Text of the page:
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I’m starting to get the full scope of the narrative, but at this point, I kind of like it enough to not really need it, and just appreciate the film itself. The whole one-long-shot-per-scene thing is growing on me.

~

That’s a good twist. I’ll admit, I didn’t see that coming, but I can be dense like that, I guess.

~

This is the bit that I write after I watched the movie.

I mentioned this above, and it’s a comparison that I don’t really like to do in any serious sense because A) books and movies are two completely separate forms of art and B) in this case, I feel like not enough people know what a novella actually is these days for the comparison to be actually workable in a consistent setting, but I liked the novella atmosphere of this film. It reminded me, in particular, of a less-focused and less-linear version of Comfort To The Enemy and Other Carl Webster Stories, an Elmore Leonard book (who I mention almost pathologically when talking about noir/crime/mystery in film) that combines a short novella, the titular one, with some short stories within that “universe” of the character.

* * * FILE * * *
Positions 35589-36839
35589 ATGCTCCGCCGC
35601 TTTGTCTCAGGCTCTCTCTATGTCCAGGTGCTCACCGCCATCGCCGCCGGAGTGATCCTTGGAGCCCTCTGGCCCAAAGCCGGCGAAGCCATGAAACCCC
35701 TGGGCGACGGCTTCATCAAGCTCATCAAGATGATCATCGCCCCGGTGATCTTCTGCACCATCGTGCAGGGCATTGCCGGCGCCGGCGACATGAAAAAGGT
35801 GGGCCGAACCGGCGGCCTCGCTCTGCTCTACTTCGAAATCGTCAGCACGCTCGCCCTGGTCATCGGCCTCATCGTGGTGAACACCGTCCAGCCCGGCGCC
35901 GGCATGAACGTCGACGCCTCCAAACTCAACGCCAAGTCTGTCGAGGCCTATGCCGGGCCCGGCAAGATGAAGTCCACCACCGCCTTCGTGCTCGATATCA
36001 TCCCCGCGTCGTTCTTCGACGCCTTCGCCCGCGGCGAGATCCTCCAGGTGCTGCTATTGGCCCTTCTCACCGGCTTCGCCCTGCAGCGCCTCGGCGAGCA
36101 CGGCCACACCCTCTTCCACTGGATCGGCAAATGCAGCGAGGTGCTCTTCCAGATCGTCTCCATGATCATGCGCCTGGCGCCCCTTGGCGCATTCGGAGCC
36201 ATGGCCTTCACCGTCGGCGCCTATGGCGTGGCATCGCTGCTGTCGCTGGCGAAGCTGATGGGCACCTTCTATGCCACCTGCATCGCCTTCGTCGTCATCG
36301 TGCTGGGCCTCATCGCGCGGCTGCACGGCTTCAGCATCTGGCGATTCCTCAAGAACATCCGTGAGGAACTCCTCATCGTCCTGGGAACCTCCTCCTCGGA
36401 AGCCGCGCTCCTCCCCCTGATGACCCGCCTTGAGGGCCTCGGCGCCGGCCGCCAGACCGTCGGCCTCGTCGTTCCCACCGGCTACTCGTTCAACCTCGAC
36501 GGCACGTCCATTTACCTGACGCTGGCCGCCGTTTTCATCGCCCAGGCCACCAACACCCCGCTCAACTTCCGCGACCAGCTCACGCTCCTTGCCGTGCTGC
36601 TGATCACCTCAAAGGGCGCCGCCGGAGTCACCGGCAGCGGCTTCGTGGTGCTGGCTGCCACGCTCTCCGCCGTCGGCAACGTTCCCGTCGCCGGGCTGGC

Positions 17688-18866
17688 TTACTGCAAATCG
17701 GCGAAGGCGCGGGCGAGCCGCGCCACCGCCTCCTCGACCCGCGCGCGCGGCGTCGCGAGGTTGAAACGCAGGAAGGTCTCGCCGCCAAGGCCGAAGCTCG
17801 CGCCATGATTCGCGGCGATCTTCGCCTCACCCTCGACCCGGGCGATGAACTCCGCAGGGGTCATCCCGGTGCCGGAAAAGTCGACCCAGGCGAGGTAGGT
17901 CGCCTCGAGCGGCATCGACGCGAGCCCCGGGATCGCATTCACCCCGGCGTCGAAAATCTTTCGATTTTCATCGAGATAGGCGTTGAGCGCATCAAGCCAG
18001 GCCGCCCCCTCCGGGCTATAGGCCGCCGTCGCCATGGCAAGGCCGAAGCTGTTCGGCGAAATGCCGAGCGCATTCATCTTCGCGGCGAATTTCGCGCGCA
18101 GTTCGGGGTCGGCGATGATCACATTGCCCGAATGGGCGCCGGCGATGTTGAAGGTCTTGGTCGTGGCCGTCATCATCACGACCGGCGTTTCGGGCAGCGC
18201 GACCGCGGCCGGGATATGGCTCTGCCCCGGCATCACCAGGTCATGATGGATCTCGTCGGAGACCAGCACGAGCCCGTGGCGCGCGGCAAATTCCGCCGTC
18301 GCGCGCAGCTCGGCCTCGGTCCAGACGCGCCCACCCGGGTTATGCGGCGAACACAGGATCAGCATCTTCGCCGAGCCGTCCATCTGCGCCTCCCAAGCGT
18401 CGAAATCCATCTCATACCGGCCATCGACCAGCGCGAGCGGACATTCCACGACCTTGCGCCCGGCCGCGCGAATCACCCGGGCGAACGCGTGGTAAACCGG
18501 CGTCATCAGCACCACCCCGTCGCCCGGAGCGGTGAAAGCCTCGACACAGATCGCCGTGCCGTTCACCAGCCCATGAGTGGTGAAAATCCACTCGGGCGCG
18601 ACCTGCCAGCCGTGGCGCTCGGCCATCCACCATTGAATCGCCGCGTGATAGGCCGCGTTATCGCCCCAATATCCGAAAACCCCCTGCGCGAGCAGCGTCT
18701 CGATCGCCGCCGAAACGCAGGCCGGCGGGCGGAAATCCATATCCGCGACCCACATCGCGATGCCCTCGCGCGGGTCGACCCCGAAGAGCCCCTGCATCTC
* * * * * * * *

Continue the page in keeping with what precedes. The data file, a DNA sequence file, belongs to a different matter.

Fun fact, I basically tried to rip off Leonard and Comfort… when I wrote Running The Train…and Other Stories, which is basically the same thing (one longer short story and a few short minis, flash fiction almost, in the same world). I even did the same thing of making the longer work in the collection the title of the book, “Running The Train.”

Sorry, digression.

It fits though, because novellas, with their micro-version of full novels that push beyond the simplicity of the short story but don’t entirely flesh out a narrative, which focus more on building something out of clever scenes (if they’re good), and which work best when they can loosely tie a collection of work together into something that might be a narrative, are good. Even if it doesn’t become a fuller narrative though, it’s OK, because modern literature works just as well in what it started from, the idea that we can simply write about life, and all the out-of-order nonsense that we encounter ever single day. The day is snippets, it your to-do-list done out of order, it’s incomplete and the resolution at the end is just getting things done, getting to the end without a reward.